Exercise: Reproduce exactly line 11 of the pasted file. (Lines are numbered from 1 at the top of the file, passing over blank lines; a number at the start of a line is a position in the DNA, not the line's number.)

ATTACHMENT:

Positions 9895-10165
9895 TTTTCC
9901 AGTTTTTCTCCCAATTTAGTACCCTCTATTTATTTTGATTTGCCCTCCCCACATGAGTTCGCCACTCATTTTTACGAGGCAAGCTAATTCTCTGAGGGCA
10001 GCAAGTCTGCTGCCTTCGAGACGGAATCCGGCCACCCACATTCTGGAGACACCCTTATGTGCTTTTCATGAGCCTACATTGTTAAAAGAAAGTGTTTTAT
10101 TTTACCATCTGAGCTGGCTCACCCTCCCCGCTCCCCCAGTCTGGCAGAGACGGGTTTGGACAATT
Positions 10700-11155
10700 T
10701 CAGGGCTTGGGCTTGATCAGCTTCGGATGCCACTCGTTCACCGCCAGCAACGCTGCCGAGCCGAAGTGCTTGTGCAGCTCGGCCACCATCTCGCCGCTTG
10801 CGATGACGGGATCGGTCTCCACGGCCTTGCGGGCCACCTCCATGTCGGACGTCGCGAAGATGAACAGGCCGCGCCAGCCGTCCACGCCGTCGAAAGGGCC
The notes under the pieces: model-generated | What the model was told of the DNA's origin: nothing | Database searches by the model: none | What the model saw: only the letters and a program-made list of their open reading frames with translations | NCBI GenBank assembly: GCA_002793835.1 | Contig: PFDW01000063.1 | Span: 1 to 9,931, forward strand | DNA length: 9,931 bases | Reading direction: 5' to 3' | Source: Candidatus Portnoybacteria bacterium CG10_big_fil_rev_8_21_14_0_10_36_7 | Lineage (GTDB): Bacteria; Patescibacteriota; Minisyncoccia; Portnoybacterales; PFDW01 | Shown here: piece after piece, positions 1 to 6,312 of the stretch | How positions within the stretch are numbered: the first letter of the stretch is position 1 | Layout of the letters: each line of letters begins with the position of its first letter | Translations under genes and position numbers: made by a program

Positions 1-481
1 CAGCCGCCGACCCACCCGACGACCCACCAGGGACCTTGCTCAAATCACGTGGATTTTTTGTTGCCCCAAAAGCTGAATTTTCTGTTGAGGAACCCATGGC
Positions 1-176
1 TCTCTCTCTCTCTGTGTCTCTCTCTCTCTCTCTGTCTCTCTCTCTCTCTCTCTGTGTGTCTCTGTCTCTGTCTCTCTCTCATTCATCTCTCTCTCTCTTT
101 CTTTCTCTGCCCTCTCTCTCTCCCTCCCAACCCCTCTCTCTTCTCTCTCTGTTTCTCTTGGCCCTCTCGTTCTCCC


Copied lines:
Positions 1-481